Saturday, March 20, 2010

The Illusion Of Safety

On the news you hear about how worried financial advisors are that the stock market has risen too far too fast.  They worry that the public has entered the market at the wrong time.

They are correct about half of that statement.  The American market has risen too soon too fast and has once again become overvalued based on historical P/E ratios.

The part they are incorrect on is that the public has entered the market. 

During 2009, bond mutual funds saw inflows of $440 billion.  Global Stock mutual funds saw inflows of only $45 billion.  American specific stock market funds saw inflows of only $800 million.  This trend has continued into 2010.

This important information can be looked at in multiple ways.

One way to view it is that because the public has yet to enter the stock market it could mean the stock market could head higher over the short term as investors try to catch the upward movement they have missed out on thus far.  I agree with that view, and think this cyclical bull market could head higher in the short term.  (However, remember that we are in a long term secular bear market for stocks and we have not come close to the ultimate lows in the market priced in gold)

Another way to look at this information is to say that the public has once again all headed in the wrong direction at the wrong time.

During 1999 the public poured into technology stocks just at they were set to explode.  In 2005 they poured into the safety of the housing market because home prices did not fall.  (At least not for the previous 70 years they didn't)  They did this just as the housing market was on the precipice of collapse.

Now they have all held hands and moved together into the bond markets.  They are buying up muncipal (state) debt, corporate debt, and federal government debt.

 Just as realtors told them they were making an excellent/safe investment back in 2005, financial advisors tell their clients today that bonds represent the ultimate form of safety.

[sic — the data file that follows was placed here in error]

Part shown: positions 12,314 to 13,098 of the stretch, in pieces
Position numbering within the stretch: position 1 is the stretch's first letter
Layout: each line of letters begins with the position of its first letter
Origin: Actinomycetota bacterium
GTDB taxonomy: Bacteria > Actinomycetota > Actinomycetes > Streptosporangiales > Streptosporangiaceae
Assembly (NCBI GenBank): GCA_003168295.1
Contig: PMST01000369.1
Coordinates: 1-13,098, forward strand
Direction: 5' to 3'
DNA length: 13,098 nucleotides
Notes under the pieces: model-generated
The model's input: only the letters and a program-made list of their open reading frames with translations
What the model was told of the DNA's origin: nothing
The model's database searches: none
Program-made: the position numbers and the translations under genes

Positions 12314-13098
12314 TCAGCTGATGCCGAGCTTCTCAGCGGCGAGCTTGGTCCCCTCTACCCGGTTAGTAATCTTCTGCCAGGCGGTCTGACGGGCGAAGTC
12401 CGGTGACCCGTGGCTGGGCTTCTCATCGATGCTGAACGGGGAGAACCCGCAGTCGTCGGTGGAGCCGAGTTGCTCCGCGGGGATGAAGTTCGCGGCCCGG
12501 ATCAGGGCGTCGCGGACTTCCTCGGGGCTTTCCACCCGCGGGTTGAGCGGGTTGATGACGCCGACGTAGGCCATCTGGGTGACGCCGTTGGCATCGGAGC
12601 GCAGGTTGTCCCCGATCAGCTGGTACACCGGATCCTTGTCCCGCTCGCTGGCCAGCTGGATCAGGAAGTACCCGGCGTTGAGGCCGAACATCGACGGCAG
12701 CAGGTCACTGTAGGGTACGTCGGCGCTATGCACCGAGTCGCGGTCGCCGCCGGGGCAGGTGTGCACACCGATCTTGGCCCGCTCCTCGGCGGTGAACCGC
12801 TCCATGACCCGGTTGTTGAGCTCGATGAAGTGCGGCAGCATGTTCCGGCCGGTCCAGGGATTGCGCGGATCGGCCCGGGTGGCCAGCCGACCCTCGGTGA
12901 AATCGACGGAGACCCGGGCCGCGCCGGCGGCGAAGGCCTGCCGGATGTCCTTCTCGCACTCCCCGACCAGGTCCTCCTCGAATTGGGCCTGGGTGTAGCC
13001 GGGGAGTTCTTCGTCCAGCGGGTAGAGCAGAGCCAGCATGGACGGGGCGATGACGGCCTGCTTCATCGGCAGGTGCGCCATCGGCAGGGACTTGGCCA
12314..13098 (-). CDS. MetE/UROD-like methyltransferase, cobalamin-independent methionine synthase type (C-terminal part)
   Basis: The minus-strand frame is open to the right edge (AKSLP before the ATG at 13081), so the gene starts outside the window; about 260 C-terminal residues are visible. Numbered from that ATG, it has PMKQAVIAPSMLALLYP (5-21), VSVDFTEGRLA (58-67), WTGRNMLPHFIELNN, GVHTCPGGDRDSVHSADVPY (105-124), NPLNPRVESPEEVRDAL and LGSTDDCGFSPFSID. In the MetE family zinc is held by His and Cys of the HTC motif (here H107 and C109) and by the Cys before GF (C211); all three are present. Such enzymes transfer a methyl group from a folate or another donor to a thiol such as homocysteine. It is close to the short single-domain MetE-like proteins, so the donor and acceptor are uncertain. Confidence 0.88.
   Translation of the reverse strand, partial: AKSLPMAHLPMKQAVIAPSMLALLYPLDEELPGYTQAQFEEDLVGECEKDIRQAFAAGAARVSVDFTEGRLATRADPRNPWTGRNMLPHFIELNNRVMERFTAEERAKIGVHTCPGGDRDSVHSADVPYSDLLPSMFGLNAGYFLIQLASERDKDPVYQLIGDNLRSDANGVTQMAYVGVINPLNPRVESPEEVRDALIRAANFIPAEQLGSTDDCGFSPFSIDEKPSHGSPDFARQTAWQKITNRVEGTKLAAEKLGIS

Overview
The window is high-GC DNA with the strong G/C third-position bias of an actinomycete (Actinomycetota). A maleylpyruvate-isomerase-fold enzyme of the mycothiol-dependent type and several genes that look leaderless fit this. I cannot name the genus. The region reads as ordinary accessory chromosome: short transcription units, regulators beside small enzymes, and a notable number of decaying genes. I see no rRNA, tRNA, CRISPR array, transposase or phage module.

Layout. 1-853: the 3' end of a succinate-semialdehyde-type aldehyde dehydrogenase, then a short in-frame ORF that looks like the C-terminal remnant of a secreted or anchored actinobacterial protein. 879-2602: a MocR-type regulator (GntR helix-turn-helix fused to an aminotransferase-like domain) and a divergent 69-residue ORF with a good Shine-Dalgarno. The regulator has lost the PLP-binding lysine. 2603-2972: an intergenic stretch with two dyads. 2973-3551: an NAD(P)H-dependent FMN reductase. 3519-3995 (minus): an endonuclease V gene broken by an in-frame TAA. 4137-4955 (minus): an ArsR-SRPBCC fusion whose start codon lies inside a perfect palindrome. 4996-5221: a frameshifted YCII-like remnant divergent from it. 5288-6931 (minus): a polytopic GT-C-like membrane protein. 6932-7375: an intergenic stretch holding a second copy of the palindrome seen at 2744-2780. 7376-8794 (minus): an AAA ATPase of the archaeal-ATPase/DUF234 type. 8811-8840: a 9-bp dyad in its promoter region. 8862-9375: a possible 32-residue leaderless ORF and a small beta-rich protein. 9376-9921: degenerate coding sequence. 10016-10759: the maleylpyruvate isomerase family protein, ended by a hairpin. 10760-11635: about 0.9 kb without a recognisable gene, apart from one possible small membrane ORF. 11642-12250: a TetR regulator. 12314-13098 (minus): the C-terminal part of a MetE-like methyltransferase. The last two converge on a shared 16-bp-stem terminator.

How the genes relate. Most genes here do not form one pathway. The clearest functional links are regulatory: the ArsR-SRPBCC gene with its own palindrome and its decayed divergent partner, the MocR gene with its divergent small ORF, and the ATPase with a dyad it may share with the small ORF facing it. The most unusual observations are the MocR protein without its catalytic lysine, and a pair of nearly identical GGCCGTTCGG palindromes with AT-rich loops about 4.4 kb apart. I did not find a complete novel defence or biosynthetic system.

"Bonds don't go down like stocks.  They don't fall in price like real estate.  You are guaranteed your principle even though the return is small."

Ah, they can now take a deep breath and enjoy the feeling of safety.

What the financial advisors forgot to tell them is that you can lose money in bonds.  Not only can you lose some of your money, you can lose all your money.

Unlike real estate which will always have some value, bonds can go to zero.  How?  The entity you loaned money to cannot or does not want to pay you back.  That is all a bond is; lending money for a rate of interest.

We have been in a bull market for bonds since 1981.  That is 29 years running.  That is longer than most financial advisors have been in the business.  Not only are we entering a bear market for bonds, I believe it is the last great bubble to burst.  Proceed with caution, extreme caution.

An obvious question is, how has the stock market risen if the public has not entered the market.  The answer is through the commercials moving the market higher.  This entire rally has been driven with very low volume.  That means that the high frequency traders such as Goldman Sachs have the ability to move the market with ease.

Unless the public decides to enter, the market will go up as long as the commercials want it to.  When they don't, look out below.  The next thirty days will be extremely important as the Federal Reserve begins its "exit" strategy out of the markets.  Their lack of impact could be the catalyst for the next major move in many asset classes.

Friday, March 19, 2010

The Repo Man

The catch phrase over the past two weeks has been "Repo 105," which is the accounting fraud Lehman used to cook their books during every quarterly earnings period. (And we are now finding out more of the big banks were/are using it as well)